The Senate committee studying the 1946 campaign joined this recommendation, but without any reference to PAC. See S. Rep. No. 1, pt. 2, supra, n. 13, at 38-39. See also H. R. Rep. No. 2093, supra, n. 13, at 9, 10-11 (noting the controversy over the scope of the term "contribution" and expressing views seemingly sympathetic with prohibiting "expenditures").

[ Footnote 16 ] See H. R. Rep. No. 245, 80th Cong., 1st Sess., 46 (1947); 93 Cong. Rec. 3428, 3522-3523 (1947); H. R. Conf. Rep. No. 510, 80th Cong., 1st Sess., 67-68 (1947). See also 93 Cong. Rec. 6389 (critical remarks of Rep. Sabath following the conference committee [407 U.S. 385, 406]   report). The only statement offering a rationale for 304 was made by Representative Robsion after the House had voted to override President Truman's veto of the Act. Robsion stressed that it was unfair to union members to allow the expenditure of union funds in support of candidates for federal office whom they opposed. See 93 Cong. Rec. 7492.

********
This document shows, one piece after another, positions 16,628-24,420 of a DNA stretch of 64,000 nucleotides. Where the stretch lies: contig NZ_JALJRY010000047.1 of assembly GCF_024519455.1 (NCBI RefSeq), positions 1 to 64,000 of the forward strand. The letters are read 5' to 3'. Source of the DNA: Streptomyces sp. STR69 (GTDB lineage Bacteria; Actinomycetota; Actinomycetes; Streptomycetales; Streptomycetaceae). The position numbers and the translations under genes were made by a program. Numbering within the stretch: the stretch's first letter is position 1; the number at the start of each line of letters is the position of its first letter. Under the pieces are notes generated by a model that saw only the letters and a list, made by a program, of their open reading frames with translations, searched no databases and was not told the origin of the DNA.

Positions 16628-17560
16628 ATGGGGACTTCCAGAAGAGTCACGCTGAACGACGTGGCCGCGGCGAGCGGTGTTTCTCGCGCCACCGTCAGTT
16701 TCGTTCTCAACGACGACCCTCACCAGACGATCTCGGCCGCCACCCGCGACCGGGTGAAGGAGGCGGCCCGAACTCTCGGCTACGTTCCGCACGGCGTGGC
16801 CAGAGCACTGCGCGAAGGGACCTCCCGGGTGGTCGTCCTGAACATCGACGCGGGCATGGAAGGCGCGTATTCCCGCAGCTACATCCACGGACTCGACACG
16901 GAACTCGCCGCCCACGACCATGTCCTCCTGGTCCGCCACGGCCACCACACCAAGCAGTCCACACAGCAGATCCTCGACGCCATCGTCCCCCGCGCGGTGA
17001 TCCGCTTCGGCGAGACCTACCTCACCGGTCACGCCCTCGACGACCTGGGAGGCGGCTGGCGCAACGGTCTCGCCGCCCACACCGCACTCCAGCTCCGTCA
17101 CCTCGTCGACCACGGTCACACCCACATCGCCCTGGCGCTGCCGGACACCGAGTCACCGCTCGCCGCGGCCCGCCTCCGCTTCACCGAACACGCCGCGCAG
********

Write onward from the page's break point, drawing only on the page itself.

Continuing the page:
[ Footnote 17 ] See Hearings on H. R. 804 and H. R. 1483, before a Subcommittee of the House Committee on Labor, 78th Cong., 1st Sess., 117, 133 (1943) (statements of Rep. Landis, sponsor of the measure) ("Individual union members would not be prohibited from contributing." "If you have a membership of 500,000, and all the Democrats wanted to give a dollar apiece, and there were 300,000, that would be $300,000. . . . Your whole organization could give as high as that if they donated only a dollar apiece"); letter from Attorney General Biddle to Sen. E. H. Moore (Sept. 23, 1944) (emphasis added), reproduced in Department of Justice Press Release, Sept. 25, 1944, and noted in 4 Law. Guild Rev., No. 5, p. 49 (1944):

[ Footnote 18 ] See, e. g., 93 Cong. Rec. 6448, 6522-6523 (exchange between Sen. Pepper, who, in opposing 304, decried it as Republican legislation in contravention of the First Amendment, and Sen. Ellender, who, as a Democratic representative on the conference committee, rose in support of Sen. Taft's construction). See also United States v. CIO, 335 U.S. 106, 120 (1948).

[ Footnote 19 ] The exception involved whether nonpartisan registration and get-out-the-vote campaigns could be directed to the public at large. See 117 Cong. Rec. 43379-43381, 43390.